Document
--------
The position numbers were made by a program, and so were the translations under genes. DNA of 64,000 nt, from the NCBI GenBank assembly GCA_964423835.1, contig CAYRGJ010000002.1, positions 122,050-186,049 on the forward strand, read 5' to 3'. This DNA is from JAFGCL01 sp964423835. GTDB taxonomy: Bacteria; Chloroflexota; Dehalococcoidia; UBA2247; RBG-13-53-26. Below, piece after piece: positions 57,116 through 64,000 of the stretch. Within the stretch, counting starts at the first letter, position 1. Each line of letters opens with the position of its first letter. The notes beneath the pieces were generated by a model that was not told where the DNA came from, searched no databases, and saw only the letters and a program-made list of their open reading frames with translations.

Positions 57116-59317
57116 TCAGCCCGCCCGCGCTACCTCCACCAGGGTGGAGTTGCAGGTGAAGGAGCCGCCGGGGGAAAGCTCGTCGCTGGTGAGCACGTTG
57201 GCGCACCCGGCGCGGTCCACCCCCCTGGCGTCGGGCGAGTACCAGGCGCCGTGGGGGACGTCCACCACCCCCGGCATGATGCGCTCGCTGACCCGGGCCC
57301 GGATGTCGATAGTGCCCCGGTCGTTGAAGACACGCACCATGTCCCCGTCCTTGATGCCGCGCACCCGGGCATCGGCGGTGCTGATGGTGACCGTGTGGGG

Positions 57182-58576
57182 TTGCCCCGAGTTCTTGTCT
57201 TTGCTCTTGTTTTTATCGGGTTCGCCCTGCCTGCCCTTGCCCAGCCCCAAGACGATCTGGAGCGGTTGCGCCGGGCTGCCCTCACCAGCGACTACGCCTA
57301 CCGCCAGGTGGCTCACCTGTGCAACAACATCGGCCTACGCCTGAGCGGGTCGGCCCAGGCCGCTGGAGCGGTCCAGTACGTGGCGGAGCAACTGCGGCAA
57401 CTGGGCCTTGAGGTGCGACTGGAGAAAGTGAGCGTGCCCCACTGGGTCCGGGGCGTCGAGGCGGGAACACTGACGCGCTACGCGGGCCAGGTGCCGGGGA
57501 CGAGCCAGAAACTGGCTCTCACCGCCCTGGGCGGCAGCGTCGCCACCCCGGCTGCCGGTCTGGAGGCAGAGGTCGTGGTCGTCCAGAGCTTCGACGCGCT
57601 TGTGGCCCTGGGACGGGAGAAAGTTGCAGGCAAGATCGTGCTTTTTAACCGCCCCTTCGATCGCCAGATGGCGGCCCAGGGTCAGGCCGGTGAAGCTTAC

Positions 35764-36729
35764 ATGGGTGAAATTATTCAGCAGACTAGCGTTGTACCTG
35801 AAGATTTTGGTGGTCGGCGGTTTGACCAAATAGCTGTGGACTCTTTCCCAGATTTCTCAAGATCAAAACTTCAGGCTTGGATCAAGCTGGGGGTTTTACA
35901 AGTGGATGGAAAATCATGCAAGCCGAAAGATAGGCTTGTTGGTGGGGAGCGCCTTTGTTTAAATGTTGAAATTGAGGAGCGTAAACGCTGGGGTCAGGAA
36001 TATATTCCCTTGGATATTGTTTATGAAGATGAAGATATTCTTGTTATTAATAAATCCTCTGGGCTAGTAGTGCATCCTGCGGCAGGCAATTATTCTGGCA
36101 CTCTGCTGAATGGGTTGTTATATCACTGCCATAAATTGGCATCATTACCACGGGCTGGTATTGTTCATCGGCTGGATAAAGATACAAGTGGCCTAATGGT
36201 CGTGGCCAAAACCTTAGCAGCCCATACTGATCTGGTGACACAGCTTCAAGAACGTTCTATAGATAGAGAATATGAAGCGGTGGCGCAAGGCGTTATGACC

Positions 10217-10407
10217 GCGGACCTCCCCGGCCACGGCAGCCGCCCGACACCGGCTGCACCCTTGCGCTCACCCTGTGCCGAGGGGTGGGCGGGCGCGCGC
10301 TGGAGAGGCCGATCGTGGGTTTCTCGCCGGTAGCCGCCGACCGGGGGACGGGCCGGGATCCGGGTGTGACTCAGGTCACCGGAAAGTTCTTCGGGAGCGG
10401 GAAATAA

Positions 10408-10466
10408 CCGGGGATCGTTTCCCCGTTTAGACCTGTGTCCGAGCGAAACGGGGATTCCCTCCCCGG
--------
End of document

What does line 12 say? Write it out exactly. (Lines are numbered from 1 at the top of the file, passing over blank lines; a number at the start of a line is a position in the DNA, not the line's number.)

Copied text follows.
57601 TGTGGCCCTGGGACGGGAGAAAGTTGCAGGCAAGATCGTGCTTTTTAACCGCCCCTTCGATCGCCAGATGGCGGCCCAGGGTCAGGCCGGTGAAGCTTAC